Please use this identifier to cite or link to this item: http://cmuir.cmu.ac.th/jspui/handle/6653943832/56481
Title: Study of three interesting Amanita species from Thailand: Morphology, multiple-gene phylogeny and toxin analysis
Authors: Benjarong Thongbai
Steven L. Miller
Marc Stadler
Kathrin Wittstein
Kevin D. Hyde
Saisamorn Lumyong
Olivier Raspé
Keywords: Agricultural and Biological Sciences
Biochemistry, Genetics and Molecular Biology
Issue Date: 1-Aug-2017
Abstract: © 2017 Thongbai et al. This is an open access article distributed under the terms of the Creative Commons Attribution License, which permits unrestricted use, distribution, and reproduction in any medium, provided the original author and source are credited. Amanita ballerina and A. brunneitoxicaria spp. nov. are introduced from Thailand. Amanita fuligineoides is also reported for the first time from Thailand, increasing the known distribution of this taxon. Together, those findings support our view that many taxa are yet to be discovered in the region. While both morphological characters and a multiple-gene phylogeny clearly place A. brunneitoxicaria and A. fuligineoides in sect. Phalloideae (Fr.) Quél., the placement of A. ballerina is problematic. On the one hand, the morphology of A. ballerina shows clear affinities with stirps Limbatula of sect. Lepidella. On the other hand, in a multiple-gene phylogeny including taxa of all sections in subg. Lepidella, A. ballerina and two other species, including A. zangii, form a well-supported clade sister to the Phalloideae sensu Bas 1969, which include the lethal “death caps” and “destroying angels”. Together, the A. ballerina-A. zangii clade and the Phalloideae sensu Bas 1969 also form a well-supported clade. We therefore screened for two of the most notorious toxins by HPLC-MS analysis of methanolic extracts from the basidiomata. Interestingly, neither α-amanitin nor phalloidin was found in A. ballerina, whereas Amanita fuligineoides was confirmed to contain both α-amanitin and phalloidin, and A. brunneitoxicaria contained only α-amanitin. Together with unique morphological characteristics, the position in the phylogeny indicates that A. ballerina is either an important link in the evolution of the deadly Amanita sect. Phalloideae species, or a member of a new section also including A. zangii.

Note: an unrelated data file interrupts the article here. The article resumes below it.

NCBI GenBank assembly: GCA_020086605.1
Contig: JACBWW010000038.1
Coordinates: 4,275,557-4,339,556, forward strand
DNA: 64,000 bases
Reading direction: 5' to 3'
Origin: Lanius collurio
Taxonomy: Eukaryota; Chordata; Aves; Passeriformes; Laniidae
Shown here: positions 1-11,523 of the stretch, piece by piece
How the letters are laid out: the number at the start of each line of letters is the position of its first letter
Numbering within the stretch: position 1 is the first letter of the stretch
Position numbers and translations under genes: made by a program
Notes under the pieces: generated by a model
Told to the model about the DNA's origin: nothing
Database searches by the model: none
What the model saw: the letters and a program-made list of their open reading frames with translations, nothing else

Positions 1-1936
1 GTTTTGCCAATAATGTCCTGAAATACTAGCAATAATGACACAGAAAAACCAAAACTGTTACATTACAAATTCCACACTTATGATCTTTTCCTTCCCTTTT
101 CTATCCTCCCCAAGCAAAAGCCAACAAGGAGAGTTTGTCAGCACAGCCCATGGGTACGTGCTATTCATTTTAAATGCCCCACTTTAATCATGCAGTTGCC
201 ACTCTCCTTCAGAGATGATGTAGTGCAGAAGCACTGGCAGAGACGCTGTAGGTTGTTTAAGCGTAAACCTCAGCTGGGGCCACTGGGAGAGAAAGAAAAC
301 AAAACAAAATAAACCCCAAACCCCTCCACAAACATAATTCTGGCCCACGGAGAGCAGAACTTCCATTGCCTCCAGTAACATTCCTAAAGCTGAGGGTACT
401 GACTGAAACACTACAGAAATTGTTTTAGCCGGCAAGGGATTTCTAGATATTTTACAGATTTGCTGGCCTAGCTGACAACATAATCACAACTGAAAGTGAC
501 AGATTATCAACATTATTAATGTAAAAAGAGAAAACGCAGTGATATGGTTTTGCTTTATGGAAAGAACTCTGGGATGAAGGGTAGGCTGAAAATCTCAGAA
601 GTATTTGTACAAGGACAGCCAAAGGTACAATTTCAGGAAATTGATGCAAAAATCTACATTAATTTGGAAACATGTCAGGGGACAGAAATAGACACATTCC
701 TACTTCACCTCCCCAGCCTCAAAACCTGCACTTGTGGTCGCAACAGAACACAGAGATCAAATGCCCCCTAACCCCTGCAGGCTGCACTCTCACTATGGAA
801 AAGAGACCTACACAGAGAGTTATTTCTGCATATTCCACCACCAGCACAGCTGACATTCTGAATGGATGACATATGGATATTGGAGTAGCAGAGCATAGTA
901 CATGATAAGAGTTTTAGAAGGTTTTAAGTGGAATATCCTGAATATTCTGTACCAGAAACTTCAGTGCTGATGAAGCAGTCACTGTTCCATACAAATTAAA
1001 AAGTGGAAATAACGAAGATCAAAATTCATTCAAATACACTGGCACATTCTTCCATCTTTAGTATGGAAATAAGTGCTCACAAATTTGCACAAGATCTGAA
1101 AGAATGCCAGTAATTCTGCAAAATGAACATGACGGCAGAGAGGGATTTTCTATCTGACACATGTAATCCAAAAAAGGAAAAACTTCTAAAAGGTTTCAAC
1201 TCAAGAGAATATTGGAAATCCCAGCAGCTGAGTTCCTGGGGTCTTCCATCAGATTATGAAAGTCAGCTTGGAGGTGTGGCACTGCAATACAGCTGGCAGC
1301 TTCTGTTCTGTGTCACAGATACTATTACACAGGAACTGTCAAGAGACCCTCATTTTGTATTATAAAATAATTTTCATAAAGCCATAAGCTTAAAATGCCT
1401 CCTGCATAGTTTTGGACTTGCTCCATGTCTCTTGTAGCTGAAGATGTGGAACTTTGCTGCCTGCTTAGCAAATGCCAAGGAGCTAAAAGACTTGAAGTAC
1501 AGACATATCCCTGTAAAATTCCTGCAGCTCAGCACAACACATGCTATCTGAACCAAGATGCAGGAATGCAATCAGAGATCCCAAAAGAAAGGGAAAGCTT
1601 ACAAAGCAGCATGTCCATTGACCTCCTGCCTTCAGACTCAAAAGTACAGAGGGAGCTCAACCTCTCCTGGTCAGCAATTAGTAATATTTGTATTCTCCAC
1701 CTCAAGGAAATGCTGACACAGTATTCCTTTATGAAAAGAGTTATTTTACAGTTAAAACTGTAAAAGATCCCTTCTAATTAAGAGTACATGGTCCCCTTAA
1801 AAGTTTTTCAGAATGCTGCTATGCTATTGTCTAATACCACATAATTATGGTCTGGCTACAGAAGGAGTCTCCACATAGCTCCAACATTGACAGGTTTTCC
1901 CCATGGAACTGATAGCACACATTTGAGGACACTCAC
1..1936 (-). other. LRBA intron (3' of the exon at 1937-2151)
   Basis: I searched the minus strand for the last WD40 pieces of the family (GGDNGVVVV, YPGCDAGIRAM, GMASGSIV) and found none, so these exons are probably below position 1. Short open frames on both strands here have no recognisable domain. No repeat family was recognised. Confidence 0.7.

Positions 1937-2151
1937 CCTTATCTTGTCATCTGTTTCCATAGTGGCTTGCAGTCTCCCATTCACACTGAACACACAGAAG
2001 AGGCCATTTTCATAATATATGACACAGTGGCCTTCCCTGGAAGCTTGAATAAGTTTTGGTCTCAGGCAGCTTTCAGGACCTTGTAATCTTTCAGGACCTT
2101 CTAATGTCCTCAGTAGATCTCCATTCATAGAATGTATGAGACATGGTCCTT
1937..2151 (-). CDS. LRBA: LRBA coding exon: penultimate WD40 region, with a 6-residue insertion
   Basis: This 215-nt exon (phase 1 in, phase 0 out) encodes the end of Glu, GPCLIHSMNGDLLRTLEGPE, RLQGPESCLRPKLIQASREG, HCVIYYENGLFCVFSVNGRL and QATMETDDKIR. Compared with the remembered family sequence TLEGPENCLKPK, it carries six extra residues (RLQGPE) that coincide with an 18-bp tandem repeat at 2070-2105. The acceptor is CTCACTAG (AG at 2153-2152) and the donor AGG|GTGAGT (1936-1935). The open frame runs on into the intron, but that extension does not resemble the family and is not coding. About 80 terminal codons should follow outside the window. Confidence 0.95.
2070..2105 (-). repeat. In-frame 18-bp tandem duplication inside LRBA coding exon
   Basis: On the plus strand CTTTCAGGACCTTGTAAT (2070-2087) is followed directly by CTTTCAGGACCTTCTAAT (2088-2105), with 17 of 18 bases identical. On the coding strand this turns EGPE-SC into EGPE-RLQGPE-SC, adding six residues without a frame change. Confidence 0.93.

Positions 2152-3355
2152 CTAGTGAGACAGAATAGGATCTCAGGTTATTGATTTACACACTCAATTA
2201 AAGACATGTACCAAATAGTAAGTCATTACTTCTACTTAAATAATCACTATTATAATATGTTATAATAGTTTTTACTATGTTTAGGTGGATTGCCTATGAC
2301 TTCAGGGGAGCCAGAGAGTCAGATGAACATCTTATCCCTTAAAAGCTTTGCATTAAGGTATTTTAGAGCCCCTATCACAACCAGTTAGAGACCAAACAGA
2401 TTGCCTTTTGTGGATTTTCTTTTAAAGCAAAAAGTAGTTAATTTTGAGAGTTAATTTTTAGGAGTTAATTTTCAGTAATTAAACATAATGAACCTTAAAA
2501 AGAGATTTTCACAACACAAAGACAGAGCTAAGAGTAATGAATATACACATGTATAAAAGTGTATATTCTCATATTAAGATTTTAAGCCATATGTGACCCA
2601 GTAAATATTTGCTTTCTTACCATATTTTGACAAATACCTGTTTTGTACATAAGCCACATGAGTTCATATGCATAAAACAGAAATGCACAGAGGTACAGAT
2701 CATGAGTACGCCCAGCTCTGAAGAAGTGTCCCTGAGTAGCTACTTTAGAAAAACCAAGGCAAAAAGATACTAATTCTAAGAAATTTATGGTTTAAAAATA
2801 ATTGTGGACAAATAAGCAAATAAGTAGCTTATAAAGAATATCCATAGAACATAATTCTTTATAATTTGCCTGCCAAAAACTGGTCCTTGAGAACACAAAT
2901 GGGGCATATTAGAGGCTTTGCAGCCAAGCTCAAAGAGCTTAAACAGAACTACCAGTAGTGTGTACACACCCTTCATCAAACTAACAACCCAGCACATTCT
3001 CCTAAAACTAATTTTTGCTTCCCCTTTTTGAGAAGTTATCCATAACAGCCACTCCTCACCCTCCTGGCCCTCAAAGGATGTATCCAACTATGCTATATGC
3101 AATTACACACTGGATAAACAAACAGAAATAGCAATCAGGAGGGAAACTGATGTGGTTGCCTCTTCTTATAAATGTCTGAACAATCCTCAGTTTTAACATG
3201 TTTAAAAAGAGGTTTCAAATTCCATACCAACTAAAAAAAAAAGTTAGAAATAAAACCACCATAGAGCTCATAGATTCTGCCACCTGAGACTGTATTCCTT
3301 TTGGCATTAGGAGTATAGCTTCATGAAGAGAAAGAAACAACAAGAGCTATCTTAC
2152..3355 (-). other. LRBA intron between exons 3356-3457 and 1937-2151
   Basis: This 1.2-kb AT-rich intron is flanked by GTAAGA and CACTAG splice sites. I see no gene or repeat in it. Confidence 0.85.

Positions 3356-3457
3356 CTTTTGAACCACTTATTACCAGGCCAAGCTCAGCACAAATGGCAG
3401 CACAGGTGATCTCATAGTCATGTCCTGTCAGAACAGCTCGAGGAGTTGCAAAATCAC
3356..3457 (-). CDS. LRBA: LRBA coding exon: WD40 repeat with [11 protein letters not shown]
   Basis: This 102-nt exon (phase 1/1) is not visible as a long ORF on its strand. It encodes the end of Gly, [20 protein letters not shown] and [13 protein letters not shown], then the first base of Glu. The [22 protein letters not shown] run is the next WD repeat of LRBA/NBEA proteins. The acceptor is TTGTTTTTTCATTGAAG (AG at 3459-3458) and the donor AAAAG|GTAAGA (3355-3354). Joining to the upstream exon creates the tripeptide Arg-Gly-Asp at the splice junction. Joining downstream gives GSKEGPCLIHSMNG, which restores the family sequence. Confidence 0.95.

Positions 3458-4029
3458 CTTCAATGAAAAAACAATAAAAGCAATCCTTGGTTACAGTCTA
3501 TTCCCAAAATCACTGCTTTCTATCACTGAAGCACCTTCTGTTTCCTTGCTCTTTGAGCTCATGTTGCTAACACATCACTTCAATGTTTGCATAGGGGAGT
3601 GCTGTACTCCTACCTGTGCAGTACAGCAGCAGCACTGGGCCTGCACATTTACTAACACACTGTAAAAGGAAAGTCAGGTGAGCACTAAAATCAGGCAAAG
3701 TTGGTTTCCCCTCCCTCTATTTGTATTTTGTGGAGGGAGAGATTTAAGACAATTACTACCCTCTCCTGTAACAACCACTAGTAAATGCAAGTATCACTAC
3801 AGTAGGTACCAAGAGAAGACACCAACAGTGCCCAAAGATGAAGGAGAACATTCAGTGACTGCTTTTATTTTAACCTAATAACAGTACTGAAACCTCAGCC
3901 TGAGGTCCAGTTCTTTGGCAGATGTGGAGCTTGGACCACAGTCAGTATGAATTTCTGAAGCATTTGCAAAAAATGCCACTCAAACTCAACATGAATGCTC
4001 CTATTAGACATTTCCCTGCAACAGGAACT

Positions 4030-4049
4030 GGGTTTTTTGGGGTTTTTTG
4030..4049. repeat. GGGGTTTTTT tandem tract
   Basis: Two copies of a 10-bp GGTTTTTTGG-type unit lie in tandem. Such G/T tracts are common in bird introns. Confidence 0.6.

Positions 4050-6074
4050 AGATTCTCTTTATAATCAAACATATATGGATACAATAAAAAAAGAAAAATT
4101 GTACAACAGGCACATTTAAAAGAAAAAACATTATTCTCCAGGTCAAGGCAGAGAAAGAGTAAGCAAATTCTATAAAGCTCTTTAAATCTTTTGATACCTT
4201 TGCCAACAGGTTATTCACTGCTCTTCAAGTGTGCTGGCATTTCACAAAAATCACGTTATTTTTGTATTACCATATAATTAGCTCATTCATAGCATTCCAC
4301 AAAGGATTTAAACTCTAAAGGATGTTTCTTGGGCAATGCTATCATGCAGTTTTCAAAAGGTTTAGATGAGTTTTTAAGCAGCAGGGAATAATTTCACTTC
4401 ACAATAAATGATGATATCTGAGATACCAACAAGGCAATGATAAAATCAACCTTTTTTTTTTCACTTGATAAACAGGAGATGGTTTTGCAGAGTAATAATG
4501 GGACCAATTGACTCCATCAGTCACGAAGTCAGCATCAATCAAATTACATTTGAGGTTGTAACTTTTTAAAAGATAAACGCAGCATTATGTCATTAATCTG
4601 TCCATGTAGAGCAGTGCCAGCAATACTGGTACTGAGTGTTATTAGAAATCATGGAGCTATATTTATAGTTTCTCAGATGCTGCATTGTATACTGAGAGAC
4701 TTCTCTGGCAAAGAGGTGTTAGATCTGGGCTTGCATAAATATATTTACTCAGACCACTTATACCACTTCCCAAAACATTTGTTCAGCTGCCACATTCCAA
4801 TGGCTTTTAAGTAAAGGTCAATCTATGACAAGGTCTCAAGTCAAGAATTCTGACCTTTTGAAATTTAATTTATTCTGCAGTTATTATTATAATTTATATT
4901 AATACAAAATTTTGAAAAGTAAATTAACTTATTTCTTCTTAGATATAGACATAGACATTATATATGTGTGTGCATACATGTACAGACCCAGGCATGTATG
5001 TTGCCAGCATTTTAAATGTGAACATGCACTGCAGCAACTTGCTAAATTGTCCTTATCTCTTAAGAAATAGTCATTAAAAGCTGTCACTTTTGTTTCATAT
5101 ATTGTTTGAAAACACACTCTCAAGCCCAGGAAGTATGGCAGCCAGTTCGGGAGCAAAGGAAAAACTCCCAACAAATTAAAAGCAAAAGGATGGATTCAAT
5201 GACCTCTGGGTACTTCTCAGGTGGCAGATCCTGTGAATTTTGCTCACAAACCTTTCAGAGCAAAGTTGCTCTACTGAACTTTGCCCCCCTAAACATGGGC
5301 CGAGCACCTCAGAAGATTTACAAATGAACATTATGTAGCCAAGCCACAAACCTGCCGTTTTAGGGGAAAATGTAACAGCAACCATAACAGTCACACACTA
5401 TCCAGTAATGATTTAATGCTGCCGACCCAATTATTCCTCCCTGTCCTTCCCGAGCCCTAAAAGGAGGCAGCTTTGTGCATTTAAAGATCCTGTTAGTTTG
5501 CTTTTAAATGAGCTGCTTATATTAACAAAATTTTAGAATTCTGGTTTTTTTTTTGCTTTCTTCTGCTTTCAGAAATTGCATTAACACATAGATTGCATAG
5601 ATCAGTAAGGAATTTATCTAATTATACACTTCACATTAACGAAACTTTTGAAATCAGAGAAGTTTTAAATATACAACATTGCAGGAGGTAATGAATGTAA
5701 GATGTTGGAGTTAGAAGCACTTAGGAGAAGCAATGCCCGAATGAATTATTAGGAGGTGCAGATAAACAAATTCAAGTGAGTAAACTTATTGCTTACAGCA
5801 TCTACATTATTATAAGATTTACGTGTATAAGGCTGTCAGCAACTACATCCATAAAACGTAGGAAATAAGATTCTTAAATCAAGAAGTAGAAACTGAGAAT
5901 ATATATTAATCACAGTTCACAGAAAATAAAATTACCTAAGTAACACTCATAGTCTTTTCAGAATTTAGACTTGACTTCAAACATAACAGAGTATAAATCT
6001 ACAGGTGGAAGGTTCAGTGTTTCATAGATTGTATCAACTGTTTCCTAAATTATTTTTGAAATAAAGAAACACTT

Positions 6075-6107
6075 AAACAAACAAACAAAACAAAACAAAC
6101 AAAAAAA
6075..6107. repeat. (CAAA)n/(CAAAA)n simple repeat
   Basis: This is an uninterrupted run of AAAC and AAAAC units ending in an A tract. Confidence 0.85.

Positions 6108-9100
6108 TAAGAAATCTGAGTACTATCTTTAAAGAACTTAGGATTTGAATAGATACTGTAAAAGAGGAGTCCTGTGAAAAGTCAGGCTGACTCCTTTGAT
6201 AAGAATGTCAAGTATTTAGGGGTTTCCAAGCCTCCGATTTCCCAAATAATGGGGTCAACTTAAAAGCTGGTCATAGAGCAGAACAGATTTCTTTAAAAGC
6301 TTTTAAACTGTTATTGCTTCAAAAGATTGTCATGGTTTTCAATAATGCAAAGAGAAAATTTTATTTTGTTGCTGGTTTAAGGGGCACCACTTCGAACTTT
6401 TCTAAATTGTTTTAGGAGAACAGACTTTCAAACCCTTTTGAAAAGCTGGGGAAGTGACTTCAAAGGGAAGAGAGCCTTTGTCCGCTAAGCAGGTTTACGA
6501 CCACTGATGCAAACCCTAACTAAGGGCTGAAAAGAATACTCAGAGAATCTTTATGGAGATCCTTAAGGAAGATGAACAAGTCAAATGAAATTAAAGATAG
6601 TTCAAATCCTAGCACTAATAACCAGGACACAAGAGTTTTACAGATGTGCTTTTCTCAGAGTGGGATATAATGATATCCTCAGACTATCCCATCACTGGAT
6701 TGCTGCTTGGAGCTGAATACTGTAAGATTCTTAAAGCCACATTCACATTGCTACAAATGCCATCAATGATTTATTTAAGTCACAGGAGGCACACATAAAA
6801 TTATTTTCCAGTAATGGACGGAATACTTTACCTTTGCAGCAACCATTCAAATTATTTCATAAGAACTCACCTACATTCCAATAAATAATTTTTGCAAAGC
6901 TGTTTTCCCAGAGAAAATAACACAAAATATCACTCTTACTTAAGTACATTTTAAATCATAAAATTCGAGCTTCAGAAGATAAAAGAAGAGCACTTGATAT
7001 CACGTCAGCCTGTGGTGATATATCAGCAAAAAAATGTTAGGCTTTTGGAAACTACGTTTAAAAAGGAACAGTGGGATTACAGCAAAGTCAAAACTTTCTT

URI: https://www.scopus.com/inward/record.uri?partnerID=HzOxMe3b&scp=85026633624&origin=inward
http://cmuir.cmu.ac.th/jspui/handle/6653943832/56481
ISSN: 19326203
Appears in Collections:CMUL: Journal Articles

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